Few things are harder than predicting the future. The people of Wall Street were paid vast amounts of money to do it and they failed miserably, causing an international financial crisis. I can’t be worse than those bankers, so it’s my time to make some predictions about the future — about game development’s future.
Times are tough for game developers: independant studios are falling left and right, Electronic Arts is cutting over a thousand job — a lot of talented people find themselves without a job.
Yet, when you look at sales numbers, things don’t look so bad. The gaming industry grew in 2008. If you ignore Nintendo (who was behind a lot of the growth), numbers stagnated but didn’t really drop. Publishers are cutting projects and jobs more in reaction to the drop of their stock rather than the drop of their sales. As such, they might be over-reacting to the situation.
Still, it’s going to be tough in the short to medium term. On the long term, things could get interesting. Times of crisis are when the status quo can change unpredictably. The gaming industry could be quite different from what we’re used to at the other side of this storm.
Here are some changes that I expect will happen:
- Cheaper Games
At $60, games are expensive. While people will still buy games, they’ll spend more prudently and will prefer affordable titles. Game prices will drop and free games (supported by ads) will become more common.
- Longer Games
With the same intention of getting more for their money, customers will prefer long games to short ones. More unemployed people also means more players with a lot of free time to occupy. As such, long games will become more popular. RPGs, turn-based games, games with strong multiplayer and other games that can be played for a long time will rise in popularity.
- More Independant Studios
Independant studios are having a hard time right now because publishers are cutting projects left and right. Once that wave of panic has passed, publishers will still need games to sell. After gutting their internal studios, they’ll have to look outside for teams. At the same time, all those developers who lost their jobs will be looking for new ones. Some of them will create new studios. After years of consolidation, the gaming industry will quickly get back to having lots of third party developers.
- Games from the Rest of the World
Development in Silicon Valley is expensive: salaries are high and office space costs a lot. There are lots of talented teams working elsewhere in the world that are much less expensive. The crisis has been softened here in Montreal for that reason — projects here cost less than American projects. I expect more quality games to come from outside the US and Japan: China, Korea, Eastern Europe and Canada have the advantage when budgets are cut.
- More Downloadable Games
Large publishers are being extra cautious about which projects they sign. Stores stock fewer games, focusing only on the sure-fire hits. Downloadable games, on the other hand, avoid those hurdles entirely. Lots of developers are turning their eyes to downloadable PC, XBLA, PSN and iPhone games. As it becomes harder to get games into stores and easier to distribute them online, I expect the move toward downloadable games will accelerate.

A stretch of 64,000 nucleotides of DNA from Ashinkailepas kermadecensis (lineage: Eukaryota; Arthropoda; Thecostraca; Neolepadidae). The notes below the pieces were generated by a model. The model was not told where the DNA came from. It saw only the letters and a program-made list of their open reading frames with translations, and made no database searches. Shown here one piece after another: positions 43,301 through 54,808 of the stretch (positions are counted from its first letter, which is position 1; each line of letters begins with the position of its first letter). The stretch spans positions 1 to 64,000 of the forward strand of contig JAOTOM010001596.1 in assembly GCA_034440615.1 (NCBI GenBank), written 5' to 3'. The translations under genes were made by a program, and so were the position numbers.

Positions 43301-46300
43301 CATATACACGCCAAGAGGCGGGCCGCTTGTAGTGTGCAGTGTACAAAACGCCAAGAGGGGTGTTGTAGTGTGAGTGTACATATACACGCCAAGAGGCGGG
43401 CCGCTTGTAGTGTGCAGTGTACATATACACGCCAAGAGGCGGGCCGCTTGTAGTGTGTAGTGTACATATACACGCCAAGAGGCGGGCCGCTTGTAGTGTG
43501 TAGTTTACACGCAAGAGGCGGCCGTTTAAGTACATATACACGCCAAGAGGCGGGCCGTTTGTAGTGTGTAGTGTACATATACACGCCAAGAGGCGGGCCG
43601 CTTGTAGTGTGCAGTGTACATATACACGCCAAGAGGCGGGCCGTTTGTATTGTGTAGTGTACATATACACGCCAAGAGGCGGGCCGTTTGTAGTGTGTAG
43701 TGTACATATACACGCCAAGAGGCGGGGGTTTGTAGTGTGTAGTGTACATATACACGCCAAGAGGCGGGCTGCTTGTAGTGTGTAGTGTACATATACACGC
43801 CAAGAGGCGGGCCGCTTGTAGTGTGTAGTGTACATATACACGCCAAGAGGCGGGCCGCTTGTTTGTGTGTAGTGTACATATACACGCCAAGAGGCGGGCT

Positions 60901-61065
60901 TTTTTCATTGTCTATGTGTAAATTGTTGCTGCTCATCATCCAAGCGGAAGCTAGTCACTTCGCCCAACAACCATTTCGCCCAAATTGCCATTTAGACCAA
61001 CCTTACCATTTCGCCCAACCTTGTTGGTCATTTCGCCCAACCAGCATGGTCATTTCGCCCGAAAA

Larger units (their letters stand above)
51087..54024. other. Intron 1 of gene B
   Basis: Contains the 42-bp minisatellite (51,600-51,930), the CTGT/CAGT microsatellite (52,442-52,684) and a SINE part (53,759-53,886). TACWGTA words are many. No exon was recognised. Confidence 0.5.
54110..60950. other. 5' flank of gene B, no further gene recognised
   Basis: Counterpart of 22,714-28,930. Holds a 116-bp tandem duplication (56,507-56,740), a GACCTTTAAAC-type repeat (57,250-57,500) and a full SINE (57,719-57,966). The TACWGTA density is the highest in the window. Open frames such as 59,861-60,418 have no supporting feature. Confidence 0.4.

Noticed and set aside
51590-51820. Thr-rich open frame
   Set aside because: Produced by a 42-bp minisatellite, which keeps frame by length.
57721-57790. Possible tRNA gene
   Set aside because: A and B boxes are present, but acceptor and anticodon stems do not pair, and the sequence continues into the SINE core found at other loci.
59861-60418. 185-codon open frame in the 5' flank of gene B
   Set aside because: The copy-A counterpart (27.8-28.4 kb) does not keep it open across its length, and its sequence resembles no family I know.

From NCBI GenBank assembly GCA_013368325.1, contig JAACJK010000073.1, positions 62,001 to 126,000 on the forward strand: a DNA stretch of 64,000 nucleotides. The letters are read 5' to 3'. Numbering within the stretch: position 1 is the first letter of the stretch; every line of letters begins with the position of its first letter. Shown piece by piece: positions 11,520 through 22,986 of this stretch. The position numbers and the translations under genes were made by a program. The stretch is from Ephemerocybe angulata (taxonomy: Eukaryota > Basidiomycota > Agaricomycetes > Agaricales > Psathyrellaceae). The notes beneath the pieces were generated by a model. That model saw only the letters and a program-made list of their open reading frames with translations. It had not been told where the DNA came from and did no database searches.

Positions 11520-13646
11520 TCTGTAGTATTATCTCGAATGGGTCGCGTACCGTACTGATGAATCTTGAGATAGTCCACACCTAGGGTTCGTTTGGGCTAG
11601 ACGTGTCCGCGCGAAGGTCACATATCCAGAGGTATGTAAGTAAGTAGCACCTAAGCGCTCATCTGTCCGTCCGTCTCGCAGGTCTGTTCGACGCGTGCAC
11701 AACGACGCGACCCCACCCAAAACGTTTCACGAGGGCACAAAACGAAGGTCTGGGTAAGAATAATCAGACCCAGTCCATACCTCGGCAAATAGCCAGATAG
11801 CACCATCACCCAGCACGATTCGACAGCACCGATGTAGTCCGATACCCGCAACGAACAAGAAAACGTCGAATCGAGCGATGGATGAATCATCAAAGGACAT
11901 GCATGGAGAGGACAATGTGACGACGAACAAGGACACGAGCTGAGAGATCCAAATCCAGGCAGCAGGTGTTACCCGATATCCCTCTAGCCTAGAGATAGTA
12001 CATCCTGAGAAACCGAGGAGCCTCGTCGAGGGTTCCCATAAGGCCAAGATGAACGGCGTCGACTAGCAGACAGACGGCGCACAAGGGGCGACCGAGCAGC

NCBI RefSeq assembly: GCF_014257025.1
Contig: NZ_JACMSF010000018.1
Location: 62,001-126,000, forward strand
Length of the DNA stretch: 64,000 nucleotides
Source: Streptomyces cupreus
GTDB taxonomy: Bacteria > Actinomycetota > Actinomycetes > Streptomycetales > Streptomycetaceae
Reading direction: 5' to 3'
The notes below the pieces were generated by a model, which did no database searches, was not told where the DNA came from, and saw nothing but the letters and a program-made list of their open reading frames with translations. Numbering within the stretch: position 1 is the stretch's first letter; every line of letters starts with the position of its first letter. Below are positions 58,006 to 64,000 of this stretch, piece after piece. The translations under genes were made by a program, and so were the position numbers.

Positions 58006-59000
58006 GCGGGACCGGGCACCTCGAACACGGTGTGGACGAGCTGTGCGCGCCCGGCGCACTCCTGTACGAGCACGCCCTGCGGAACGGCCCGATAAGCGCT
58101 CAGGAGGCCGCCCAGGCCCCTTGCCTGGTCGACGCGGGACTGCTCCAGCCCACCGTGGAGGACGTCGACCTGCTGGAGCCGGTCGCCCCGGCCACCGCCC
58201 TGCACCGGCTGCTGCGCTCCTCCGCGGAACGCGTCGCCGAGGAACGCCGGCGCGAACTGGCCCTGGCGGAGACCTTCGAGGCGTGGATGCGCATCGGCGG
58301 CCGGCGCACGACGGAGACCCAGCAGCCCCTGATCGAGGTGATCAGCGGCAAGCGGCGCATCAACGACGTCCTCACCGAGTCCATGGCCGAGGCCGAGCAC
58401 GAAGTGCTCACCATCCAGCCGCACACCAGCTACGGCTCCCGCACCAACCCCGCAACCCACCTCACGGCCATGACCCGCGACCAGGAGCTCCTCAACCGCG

- Fewer Casual Titles
By definition, casual gamers aren’t very passionate about gaming. If time are tough, they’re likely to stop purchasing new games. They might turn toward free games, but that will make it harder to sell them titles directly. As such, I wouldn’t be surprised to see fewer casual games.
- Lower Budget Games
Games will have lower budgets. That means it will be harder to compete strictly by having higher production values than the competition — you can’t just throw money at the problem anymore. Efficiency and creativity will be more important than ever. This will affect marketing too: social games that create buzz because people are playing together will become popular without needing huge marketing budgets.
- PC Games on Netbooks
Netbooks, those super-small sub-$500 laptops, are all the rage these days. People want small computers they can carry everywhere without paying through the nose. Netbooks are not very good gaming machines, but developers will have to adapt: there will be good business making games for these new systems.
- More Episodic Games
Making a game is a huge financial risk. Episodic games reduces those risks by splitting development in smaller chunks. If an episodic game is unpopular, it can be changed or even cancelled before further episodes are developed. What’s more, individual episodes are cheaper to purchase by players, are downloaded rather than bought in stores and the entertainment is split over a longer period of time — all factors I mentioned above.
- The End of the Gaming Gizmos Fad
Gizmos have been popular in gaming lately — how many fake musical instruments and plastic thingies to put wiimotes into do you have? Publishers love these things because they raise the profit margins of their games. Higher prices mean people are less likely to buy them in a recession. Guitar Hero World Tour and Rock Band 2 sold below expectations in part because of this — you don’t buy a $200 game when you fear you’ll lose your job. I suspect the popularity of games requiring special hardware will drop very fast.
Chances are, I’m completely wrong with these predictions. The future is hard to predict when things are going smoothly and near impossible to divine when things are chaotic like now. Chaos brings change — some will be good, some will be bad. A crisis can bring change in the status quo; those at the head of the current status quo have the most to lose.